Aberdeen – Duthie Park and the David Welch Winter Gardens

Aberdeen was not very welcoming, in fact the most unfriendly place we visited in Scotland – at least concerning weather and traffic. The people as friendly as all Scots we met of course. There is a gem carefully hidden though, in that city. Hard to find – not even signposted – but a couple of young men in a van volunteered to take us there. We just had to follow them…not easily done in that traffic, but we finally got there. Duthie Park and The David Welch Winter Gardens.

On 5 July 1880 Miss Duthie, a local benefactor, stated that she wanted to create a public park to the memory of her uncles and brothers. And so, in August 1881, she and the Earl of Aberdeen cut the first turf and two years later the park was opened by Princess Beatrice.

According to what I had read about it, we were supposed to find, among many other flower beds, the famous rose mountain of 120.000 roses. Unfortunately these roses were no longer there, and the park seemed a bit neglected. Some parts of it was still well kept though.

Single specimens and flowers where lovely, especially the different thistles. The blue and purple colours are favourites of mine.

Their proper names where unfortunately not to be found anywhere.

Ordinary plume thistle? I guess this one is specially grown for gardens.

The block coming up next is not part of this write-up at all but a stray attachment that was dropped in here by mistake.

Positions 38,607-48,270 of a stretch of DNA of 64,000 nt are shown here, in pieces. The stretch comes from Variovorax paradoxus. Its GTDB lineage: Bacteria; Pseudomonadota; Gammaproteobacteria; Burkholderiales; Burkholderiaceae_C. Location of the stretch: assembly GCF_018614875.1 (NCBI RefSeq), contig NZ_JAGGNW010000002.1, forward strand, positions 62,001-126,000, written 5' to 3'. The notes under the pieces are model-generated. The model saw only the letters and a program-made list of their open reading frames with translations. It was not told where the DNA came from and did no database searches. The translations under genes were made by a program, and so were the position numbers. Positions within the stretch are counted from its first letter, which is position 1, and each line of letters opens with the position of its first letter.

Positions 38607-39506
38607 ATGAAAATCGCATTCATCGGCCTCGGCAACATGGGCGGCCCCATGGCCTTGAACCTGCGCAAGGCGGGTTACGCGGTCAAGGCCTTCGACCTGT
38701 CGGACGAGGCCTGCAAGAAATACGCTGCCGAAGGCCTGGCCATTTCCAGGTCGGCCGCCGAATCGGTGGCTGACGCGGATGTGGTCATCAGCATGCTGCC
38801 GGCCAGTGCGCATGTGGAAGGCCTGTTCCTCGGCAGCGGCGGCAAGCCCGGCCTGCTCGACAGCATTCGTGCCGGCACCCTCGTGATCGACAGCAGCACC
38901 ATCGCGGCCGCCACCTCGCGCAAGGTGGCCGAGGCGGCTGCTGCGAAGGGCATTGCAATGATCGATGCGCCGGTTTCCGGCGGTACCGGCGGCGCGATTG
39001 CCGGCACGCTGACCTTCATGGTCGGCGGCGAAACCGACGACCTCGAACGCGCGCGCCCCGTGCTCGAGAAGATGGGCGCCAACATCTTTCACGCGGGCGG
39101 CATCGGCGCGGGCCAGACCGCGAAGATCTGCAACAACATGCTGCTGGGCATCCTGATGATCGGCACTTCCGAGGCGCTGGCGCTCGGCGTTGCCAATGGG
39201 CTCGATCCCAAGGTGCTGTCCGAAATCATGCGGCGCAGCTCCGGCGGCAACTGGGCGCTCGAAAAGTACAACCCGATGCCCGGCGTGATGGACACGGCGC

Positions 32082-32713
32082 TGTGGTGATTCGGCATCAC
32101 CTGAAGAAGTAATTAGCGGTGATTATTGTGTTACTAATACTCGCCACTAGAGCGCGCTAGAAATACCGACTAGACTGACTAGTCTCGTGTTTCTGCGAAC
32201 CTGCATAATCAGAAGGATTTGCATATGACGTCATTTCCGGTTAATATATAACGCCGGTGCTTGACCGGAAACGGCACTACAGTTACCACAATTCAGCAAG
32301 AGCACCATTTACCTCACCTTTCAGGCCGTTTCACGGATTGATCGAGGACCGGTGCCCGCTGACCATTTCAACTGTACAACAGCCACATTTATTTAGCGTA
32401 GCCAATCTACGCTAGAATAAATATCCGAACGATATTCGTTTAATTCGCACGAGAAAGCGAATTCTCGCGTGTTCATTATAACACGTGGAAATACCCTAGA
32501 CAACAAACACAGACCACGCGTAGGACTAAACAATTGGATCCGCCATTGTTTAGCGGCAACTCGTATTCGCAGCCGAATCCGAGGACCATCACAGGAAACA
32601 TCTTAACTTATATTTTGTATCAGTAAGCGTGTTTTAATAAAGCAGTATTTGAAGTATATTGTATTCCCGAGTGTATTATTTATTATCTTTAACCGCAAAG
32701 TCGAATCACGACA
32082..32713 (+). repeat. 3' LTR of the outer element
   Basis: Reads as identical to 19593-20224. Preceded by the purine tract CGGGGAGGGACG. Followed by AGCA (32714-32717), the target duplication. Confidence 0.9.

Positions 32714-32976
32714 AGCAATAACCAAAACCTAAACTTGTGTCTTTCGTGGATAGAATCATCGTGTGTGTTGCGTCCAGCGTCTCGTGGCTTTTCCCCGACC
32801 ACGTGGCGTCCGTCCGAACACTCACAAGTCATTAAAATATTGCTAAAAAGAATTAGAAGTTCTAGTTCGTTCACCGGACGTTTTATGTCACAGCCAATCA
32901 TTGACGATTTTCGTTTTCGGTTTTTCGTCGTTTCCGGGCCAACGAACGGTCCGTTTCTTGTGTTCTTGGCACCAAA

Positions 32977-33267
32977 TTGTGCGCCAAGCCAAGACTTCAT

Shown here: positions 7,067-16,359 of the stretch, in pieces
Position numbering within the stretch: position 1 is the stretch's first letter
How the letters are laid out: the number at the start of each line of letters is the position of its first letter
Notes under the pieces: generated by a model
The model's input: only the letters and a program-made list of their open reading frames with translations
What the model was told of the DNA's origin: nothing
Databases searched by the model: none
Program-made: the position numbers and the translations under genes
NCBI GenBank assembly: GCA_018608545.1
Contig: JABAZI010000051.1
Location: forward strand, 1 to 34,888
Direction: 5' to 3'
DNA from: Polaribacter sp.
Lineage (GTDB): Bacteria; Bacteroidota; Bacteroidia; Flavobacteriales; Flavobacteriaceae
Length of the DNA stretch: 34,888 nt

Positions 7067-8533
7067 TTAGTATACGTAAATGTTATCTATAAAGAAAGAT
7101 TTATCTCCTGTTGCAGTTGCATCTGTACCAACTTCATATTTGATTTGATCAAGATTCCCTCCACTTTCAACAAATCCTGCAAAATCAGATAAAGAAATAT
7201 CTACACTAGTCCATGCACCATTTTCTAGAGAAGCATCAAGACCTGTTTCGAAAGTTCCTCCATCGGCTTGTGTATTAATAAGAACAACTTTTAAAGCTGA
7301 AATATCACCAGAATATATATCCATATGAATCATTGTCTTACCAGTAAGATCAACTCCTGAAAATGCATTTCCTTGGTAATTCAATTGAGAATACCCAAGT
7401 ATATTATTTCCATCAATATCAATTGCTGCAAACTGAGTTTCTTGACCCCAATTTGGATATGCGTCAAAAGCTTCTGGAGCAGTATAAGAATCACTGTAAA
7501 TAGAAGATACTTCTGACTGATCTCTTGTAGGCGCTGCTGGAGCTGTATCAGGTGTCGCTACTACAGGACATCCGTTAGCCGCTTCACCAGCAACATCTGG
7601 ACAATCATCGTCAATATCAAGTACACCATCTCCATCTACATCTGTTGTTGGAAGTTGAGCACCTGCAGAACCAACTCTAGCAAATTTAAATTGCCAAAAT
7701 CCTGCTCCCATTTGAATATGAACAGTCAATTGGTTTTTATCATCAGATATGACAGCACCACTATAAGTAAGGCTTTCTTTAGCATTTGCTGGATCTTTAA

Very well kept gardens, and well planned, were The David Welch Winter Gardens, situated inside the Duthie Park. Originally erected in 1899 and designed by the city architect, Mr Rust, it was restored and rebuilt in 1970 after a heavy storm. The Gardens cover two acres and contains plants from all around the world. Today they are the third most visited gardens in Scotland.

The different areas are: Tropical House, Arid House, Victorian Corridor, Courtyards and Japanese Garden, Temperate House, Corridor of Perfumes, Fern House. Here’s a small taste of them!

Some of my absolute favourites belong to the Fern House, and of course the Victorian Corridors and the Arid House were impressive as well.

Victorian Corridors of hanging baskets

Victorian Corridors of hanging baskets

Arid House

Arid House

The steamy Tropical House

The steamy Tropical House

An absolute dream, the Fern House

An absolute dream, the Fern House

12 reaktioner på ”Aberdeen – Duthie Park and the David Welch Winter Gardens

  1. Pingback: Going East from Kyleakin to Aberdeen | Warden Spirits

  2. Faaabulous, Ann Christine ! – all but the damned cacti … I simply cannot pretend to like them anywhere except out in the desert.

Halva verket är läsarens - så, vad säger Du? As the second half is the reader's - I'd love to have Your line!

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